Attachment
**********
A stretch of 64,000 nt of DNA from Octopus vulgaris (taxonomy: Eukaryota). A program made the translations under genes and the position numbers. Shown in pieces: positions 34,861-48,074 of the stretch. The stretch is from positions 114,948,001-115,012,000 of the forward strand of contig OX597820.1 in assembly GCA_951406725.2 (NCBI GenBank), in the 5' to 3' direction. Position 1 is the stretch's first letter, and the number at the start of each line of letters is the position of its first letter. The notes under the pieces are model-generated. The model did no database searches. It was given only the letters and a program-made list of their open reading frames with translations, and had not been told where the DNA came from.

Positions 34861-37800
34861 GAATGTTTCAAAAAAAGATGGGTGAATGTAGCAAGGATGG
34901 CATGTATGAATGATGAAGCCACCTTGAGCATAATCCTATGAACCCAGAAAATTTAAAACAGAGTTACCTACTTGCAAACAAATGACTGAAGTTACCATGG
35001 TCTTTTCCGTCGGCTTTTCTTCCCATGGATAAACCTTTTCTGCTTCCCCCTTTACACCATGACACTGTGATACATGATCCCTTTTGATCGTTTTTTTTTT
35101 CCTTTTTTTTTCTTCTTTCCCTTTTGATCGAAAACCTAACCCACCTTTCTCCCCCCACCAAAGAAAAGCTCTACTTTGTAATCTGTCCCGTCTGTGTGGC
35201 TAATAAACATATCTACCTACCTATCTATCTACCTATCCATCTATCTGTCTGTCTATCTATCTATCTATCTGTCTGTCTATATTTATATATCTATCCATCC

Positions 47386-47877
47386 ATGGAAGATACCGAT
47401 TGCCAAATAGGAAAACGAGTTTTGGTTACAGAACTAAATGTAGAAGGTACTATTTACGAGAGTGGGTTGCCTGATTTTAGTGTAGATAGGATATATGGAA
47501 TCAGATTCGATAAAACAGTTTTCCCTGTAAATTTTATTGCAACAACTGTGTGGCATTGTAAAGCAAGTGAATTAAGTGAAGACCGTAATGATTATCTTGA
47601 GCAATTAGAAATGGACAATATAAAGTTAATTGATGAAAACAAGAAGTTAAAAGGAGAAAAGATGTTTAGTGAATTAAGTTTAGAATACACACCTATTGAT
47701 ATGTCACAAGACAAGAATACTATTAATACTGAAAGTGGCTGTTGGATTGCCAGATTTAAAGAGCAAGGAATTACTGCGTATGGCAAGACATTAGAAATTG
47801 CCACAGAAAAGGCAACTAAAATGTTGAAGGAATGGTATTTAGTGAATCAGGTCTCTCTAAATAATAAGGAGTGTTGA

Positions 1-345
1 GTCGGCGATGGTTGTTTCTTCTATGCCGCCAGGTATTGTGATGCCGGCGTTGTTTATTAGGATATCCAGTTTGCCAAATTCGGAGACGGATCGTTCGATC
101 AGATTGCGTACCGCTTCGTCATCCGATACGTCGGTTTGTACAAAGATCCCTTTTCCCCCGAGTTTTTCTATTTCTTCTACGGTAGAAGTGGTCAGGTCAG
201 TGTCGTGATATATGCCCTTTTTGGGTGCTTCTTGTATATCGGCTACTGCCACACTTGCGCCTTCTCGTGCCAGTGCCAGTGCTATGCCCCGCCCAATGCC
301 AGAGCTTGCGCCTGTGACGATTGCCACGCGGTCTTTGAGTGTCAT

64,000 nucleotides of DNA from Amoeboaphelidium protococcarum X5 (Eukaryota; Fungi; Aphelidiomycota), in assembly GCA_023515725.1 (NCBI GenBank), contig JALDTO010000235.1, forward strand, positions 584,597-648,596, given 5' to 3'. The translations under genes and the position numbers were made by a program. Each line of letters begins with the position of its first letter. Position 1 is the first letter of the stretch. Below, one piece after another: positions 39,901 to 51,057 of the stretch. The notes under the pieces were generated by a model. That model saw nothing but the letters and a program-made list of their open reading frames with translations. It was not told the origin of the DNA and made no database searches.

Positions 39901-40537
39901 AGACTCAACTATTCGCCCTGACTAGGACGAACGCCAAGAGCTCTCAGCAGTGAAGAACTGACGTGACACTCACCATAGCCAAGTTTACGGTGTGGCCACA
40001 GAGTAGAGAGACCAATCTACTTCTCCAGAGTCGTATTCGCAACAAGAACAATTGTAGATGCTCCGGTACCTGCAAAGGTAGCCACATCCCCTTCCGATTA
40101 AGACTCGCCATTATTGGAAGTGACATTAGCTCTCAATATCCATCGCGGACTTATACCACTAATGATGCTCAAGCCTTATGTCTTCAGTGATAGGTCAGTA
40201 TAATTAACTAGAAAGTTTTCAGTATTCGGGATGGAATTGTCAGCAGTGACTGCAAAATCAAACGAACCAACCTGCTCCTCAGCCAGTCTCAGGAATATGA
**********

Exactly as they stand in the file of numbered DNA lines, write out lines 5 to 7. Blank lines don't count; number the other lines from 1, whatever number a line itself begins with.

35001 TCTTTTCCGTCGGCTTTTCTTCCCATGGATAAACCTTTTCTGCTTCCCCCTTTACACCATGACACTGTGATACATGATCCCTTTTGATCGTTTTTTTTTT
35101 CCTTTTTTTTTCTTCTTTCCCTTTTGATCGAAAACCTAACCCACCTTTCTCCCCCCACCAAAGAAAAGCTCTACTTTGTAATCTGTCCCGTCTGTGTGGC
35201 TAATAAACATATCTACCTACCTATCTATCTACCTATCCATCTATCTGTCTGTCTATCTATCTATCTATCTGTCTGTCTATATTTATATATCTATCCATCC